Here is an excellent article from Education World that covers so much of what these homeless children experience throughout the Country and why our program was started to address the great need in our City and soon in our State Counties.
From: Friday, March 24, 2017's The Washington Post's Economy & Business Section Digest
"A new Federal Reserve survey has found that children who grew up in poverty were twice as likely to struggle with financial challenges later in life, Federal Reserve Chair Janet L. Yellen said Thursday.
The survey showed that more than half of young people age 25 to 39 who reported that as children they worried over issues like having enough food were currently facing financial challenges, Yellen said. That was double the number with financial troubles who did not face such concerns as children.
Yellen told a Fed conference that the findings underscored the need to provide children with the resources to achieve financial success later in life.
In the survey, which the Fed will publish later this spring, Yellen said there was a clear connection between childhood struggles and financial problems later in life.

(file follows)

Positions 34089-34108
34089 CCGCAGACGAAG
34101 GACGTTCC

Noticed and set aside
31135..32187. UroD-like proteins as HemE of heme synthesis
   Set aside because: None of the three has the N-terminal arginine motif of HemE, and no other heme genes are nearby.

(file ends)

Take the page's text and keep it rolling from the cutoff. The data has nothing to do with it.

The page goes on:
"Young adults who regularly or sometimes worried when they were children about care, safety or having enough to eat are also less likely to be employed, less likely to have consistent income month-to-month and less likely to pay all of their current monthly bills in full, compared with those who never or rarely worried about these concerns as children," Yellen said. (from the Associated Press)."
From: September 21, 2015's Washington Post's Education Digest "One of the things we note during recessions is that young families and kids tend to be the ones who go into poverty first, almost like a canary in a coal mine." Bruce Lesley, president of First Focus Campaign, speaking about a report showing that the number of U.S. homeless students has doubled in 10 years.
From: FiveThirtyEight - Education - "The number of homeless students in the country’s classrooms has more than doubled since before the recession, according to recently released federal data. That’s an alarming trend, but a new report offers some hope: At least part of the increase, the authors say, is not because more students have become homeless, but because states have gotten better at identifying homeless students." Reported by Hayley Munguia, FiveThirtyEight’s social media editor and a data reporter.
From: The Washington Post - Education - June 17, 2016 - by Emma Brown "Gladys Thompson became homeless before she was old enough to drive or hold a job. She remembers begging for food and water, and pleading with friends for a place to sleep. And she is not alone: More than 1.3 million U.S. students were homeless in 2013-2014, twice the number who were homeless before the collapse of the housing market and subsequent recession."
Invisible Nation: Homeless Families in America by Richard Schweid
This book includes an important chapter entitled "Twenty-first Century Almshouses - America's Homeless Children" another source covering the factors contributing to the increase in the numbers of homeless families and the effects that homelessness has on children.